A comparative study of the internal educational politics of Australian Catholic education in relation to the contribution of some Irish religious teaching orders
Citation:J. F. P. Donovan, 'A comparative study of the internal educational politics of Australian Catholic education in relation to the contribution of some Irish religious teaching orders', [thesis], Trinity College (Dublin, Ireland). School of Education, 2001, pp 353, pp 375
Donovan TCD THESIS 6362.1 A comparative study.pdf (PDF) 250.8Mb
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The study commences with an overview of the Irish Diaspora in Australia, whose descendants were the pupils of the Australian Catholic Education System. The 370,000 Irish persons, who emigrated to Australia between 1791 and 1925, may be classified into two major groups. The first group comprised the involuntary emigrants, who were transported as convicts, as well as some 4,000 orphan girls. Approximately 38,500 convicts were transported from Ireland and a further six to eight thousand Irish convicts were transported from England. The second group comprised 146,000 free settlers whose passage to Australia was subsided, and a further 168,000 who were self-financing. By the start of the twentieth century the number of persons of ethnic Irish origins had reached twenty-five per cent of the Australian population, the Irish still being the second largest ethnic group in Australia. The second chapter of the thesis concerns itself with Church-State relations and Australian Catholic Education. A number of stages in Church-State relations in the history of Australian education are identified. Attempts to establish a national School system on the lines of Stanley's model in Ireland by Governors Bourke and Gipps are outlined. The abolition of State aid to Church schools in the various colonies between 1851 and 1895, and the ensuing crisis for Catholic schools, which lasted for nigh a century, are treated. The chapter concludes with an account of the final solution in the 1960’s, when State aid was restored to Church schools. Part II of the thesis deals with the history of the four major Religious Institutes, founded in Ireland, who sent members to Australia. These Institutes were the Irish Sisters of Charity, who arrived in Sydney in 1838, the Irish Christian Brothers, who arrived in Sydney in 1843, the Sisters of Mercy, who commenced their Australian work in 1846, in Perth, and the Presentation Sisters, who opened their first Australian school in Hobart, Tasmania. In all, twenty-four different religious Institutes sent members from Ireland to Australia between 1838 and 1963. Of the twenty-four Institutes, nine were founded in Ireland. The expansion of the four Institutes across the various colonies of Australia is delineated, including the history of the various pioneering communities from Ireland. The narrative outlines the various problems, which each Institute encountered and the adaptations made to the requirements of the new environment. The four Institutes present some interesting comparisons. Two of the Institutes were diocesan, the Sisters of Mercy and the Presentation Sisters. This form of governance suited the bishops, although the Presentation Rule of enclosure presented some problems. Both the Irish Sisters of Charity and the Irish Christian Brothers were papal Institutes, governed by a Superior General, residing in Dublin. However, Archbishop Polding effectively split the Irish Sisters of Charity, by removing the Sydney foundation from the Irish jurisdiction. This action was probably one of the reasons why the Irish Sisters of Charity were slow to grow in Australia. The four Institutes chosen for detailed study constituted eighty per cent of the Catholic schooling system, before the decline in religious vocations occurred in the 1970’s. Fortuitously, this decline coincided with the restoration of State aid to the Catholic schools, thus forestalling a serious crisis in the Catholic Education System.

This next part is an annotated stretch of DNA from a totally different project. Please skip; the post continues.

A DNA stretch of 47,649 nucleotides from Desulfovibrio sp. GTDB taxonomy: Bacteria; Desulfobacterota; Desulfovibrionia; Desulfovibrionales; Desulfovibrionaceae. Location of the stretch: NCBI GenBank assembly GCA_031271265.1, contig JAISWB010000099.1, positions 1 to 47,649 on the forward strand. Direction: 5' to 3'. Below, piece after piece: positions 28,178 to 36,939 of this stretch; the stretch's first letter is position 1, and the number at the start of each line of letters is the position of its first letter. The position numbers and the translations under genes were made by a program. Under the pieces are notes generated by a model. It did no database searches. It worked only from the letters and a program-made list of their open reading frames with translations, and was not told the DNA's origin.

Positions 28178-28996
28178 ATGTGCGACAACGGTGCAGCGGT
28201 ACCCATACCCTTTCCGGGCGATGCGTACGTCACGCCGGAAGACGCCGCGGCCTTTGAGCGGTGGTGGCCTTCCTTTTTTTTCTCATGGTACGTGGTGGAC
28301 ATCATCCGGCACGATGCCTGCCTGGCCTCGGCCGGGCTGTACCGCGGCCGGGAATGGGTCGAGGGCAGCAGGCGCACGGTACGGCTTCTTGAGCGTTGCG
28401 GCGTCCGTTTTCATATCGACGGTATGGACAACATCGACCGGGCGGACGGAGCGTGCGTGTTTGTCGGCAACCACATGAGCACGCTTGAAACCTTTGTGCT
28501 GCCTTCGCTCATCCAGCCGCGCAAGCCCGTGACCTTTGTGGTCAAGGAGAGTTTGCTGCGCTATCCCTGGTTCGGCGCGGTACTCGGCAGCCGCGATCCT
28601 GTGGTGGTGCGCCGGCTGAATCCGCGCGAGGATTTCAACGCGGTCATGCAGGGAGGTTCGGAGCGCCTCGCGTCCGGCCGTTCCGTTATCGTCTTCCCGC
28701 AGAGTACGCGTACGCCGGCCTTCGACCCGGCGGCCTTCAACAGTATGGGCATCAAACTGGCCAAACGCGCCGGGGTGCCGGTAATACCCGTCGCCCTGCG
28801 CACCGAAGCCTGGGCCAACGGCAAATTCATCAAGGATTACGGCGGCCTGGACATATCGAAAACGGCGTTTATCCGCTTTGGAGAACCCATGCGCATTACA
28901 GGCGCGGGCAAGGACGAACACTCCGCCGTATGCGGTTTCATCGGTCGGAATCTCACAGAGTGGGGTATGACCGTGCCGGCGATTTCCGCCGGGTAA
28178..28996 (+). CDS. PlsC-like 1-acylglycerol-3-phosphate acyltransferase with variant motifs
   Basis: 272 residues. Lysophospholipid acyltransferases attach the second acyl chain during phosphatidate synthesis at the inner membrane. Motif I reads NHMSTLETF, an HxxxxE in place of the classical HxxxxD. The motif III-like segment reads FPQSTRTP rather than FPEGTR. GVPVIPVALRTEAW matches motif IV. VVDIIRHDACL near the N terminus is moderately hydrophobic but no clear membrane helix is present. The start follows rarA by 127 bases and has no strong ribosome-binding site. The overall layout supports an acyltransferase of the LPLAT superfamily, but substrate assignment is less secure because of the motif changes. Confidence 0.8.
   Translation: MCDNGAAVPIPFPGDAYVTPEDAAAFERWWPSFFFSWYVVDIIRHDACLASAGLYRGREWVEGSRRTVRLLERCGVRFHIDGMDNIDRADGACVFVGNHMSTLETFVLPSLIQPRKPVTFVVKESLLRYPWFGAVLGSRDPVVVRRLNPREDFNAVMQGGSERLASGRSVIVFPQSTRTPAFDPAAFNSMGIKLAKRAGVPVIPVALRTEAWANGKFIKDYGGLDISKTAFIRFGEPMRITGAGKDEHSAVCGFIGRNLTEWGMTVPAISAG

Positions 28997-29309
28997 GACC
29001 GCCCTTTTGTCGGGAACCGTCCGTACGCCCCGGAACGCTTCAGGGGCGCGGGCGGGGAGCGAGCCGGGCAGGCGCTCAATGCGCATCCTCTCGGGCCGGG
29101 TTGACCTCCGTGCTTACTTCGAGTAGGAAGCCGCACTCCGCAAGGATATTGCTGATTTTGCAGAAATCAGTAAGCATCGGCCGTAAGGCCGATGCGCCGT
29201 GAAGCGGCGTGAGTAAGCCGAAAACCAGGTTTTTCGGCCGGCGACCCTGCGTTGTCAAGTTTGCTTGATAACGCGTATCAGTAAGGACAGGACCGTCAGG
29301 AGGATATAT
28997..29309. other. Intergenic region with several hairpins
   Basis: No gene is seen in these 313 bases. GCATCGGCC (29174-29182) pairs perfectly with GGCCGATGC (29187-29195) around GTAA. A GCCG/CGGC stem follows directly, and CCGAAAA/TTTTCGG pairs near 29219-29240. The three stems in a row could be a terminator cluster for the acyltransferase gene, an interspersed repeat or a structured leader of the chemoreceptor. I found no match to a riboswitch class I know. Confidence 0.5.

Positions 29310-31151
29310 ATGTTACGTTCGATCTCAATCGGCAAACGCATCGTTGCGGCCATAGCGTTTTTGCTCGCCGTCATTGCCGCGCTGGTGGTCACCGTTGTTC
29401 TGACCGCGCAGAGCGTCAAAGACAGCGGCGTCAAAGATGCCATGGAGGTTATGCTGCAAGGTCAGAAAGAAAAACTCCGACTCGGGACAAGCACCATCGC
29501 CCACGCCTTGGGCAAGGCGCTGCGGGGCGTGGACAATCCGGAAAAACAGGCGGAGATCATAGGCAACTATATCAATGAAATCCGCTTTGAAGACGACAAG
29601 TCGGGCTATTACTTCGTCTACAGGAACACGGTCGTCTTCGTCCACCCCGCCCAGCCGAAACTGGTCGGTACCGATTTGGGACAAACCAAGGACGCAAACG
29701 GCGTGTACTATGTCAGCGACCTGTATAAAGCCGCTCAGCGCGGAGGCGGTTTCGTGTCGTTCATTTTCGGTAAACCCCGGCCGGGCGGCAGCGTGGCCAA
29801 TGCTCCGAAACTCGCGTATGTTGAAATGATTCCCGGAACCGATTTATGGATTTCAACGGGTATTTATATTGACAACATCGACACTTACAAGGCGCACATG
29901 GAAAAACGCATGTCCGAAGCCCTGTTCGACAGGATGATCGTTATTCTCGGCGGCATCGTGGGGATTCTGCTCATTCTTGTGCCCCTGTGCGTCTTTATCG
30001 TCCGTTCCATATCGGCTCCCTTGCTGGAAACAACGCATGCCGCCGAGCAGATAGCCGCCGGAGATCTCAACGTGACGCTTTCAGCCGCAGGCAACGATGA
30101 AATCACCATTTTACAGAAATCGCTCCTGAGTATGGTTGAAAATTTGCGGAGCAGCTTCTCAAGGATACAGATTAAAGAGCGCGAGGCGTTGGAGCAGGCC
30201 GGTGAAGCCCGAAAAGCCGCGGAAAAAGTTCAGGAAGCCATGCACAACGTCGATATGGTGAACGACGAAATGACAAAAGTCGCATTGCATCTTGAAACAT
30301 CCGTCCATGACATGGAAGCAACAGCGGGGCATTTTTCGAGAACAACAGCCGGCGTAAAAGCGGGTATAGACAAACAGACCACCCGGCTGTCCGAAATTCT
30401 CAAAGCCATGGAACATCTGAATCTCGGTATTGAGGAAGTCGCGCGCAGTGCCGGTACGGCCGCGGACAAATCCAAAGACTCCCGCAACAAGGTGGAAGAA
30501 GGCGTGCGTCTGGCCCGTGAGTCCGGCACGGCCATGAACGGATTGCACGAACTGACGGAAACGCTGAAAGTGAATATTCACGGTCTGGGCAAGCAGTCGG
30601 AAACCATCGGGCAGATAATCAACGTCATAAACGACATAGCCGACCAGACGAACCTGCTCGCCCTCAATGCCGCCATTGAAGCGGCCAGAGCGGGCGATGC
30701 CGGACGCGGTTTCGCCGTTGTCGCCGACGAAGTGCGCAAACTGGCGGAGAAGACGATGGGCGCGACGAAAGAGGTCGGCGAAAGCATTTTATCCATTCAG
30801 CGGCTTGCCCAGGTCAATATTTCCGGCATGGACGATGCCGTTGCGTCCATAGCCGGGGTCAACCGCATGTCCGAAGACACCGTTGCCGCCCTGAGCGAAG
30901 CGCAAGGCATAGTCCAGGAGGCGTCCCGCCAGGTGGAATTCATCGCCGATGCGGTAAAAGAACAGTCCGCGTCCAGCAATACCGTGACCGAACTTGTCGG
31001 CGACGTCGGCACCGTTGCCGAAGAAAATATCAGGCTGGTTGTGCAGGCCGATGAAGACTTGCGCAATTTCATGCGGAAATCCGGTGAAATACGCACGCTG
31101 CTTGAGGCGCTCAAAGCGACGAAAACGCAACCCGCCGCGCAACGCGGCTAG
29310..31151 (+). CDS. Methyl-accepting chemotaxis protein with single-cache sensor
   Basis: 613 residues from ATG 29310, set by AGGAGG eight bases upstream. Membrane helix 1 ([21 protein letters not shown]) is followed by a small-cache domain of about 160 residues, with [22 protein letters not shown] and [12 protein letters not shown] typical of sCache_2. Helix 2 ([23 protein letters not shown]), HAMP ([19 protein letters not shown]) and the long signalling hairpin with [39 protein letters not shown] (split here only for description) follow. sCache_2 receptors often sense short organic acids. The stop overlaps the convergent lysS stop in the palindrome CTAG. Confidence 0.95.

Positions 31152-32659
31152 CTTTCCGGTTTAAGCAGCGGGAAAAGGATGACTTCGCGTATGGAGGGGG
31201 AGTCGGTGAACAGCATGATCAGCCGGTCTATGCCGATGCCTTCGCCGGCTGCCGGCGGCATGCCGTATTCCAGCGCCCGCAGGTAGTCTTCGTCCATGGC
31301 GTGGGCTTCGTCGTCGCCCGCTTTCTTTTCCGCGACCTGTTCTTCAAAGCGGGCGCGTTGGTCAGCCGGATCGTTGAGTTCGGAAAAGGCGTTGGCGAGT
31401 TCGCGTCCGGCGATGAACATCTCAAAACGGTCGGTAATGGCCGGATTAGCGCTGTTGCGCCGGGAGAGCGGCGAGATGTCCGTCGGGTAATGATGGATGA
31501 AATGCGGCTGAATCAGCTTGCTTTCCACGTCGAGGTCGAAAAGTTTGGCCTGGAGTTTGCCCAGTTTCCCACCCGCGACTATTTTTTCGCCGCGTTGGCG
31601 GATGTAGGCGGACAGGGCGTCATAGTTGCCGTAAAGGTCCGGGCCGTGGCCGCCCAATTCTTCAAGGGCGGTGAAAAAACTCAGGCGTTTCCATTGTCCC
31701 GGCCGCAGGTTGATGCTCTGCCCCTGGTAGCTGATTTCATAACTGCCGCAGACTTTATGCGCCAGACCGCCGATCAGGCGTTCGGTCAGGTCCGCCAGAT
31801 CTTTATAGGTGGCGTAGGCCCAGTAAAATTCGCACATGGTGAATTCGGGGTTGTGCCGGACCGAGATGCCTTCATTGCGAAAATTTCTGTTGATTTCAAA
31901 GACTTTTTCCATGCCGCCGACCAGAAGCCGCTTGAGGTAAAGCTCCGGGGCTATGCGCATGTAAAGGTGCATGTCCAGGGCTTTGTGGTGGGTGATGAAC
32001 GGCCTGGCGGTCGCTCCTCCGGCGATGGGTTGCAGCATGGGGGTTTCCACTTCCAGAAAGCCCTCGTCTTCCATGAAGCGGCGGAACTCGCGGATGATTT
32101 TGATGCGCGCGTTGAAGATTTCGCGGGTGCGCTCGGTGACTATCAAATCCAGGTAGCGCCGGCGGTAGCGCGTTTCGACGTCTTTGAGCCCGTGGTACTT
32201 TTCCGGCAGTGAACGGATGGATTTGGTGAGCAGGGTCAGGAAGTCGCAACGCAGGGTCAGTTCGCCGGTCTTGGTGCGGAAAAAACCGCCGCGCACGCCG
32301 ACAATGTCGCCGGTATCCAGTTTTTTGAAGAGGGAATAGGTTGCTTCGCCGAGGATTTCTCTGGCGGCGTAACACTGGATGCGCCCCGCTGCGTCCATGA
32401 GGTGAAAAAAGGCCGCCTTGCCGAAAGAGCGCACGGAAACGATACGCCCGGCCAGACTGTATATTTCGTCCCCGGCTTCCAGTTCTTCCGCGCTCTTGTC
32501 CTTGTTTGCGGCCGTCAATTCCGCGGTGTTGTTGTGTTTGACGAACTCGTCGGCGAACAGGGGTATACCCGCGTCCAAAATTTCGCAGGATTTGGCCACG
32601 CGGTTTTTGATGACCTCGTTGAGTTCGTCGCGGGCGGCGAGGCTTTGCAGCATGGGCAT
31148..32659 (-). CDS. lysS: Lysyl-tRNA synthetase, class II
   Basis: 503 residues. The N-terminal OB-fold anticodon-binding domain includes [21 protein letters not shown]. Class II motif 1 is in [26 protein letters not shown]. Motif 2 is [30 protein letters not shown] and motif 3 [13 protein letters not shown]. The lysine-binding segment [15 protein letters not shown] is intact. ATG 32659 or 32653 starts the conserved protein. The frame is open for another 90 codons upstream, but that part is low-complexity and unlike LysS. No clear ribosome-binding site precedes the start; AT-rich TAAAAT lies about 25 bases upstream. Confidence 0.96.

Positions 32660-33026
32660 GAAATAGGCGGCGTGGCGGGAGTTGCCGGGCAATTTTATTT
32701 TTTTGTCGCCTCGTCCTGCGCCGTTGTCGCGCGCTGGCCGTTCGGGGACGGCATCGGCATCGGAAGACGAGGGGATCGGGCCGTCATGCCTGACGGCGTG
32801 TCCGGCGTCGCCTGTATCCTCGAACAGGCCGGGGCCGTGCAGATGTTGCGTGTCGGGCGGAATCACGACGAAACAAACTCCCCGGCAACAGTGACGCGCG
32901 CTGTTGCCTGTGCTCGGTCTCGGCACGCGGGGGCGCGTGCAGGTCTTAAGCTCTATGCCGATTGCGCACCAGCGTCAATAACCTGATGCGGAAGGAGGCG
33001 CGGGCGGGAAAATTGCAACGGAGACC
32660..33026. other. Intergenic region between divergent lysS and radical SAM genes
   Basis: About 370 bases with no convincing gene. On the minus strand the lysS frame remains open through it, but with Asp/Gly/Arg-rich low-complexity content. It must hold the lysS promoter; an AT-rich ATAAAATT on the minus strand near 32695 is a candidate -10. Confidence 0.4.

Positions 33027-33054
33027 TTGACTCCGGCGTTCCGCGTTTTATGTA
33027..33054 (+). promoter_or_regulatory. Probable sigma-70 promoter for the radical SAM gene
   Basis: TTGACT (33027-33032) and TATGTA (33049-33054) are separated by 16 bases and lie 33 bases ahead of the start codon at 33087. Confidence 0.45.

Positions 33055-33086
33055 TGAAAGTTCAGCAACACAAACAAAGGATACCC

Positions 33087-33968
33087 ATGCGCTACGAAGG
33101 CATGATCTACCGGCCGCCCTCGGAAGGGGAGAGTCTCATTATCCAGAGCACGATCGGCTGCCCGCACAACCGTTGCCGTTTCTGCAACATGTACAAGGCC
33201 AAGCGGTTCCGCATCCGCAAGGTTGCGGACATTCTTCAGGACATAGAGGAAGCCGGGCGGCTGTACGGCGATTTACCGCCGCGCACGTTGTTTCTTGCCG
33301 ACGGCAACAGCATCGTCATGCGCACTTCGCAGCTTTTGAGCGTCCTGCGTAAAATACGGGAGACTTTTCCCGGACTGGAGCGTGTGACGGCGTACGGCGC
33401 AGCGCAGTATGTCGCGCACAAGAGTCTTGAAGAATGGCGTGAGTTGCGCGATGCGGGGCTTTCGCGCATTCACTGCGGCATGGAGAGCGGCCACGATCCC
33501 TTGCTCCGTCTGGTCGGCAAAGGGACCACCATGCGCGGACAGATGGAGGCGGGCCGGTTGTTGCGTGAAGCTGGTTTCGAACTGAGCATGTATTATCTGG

Author: Donovan, J. F. P.
Publisher:Trinity College (Dublin, Ireland). School of Education
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Type of material:thesis
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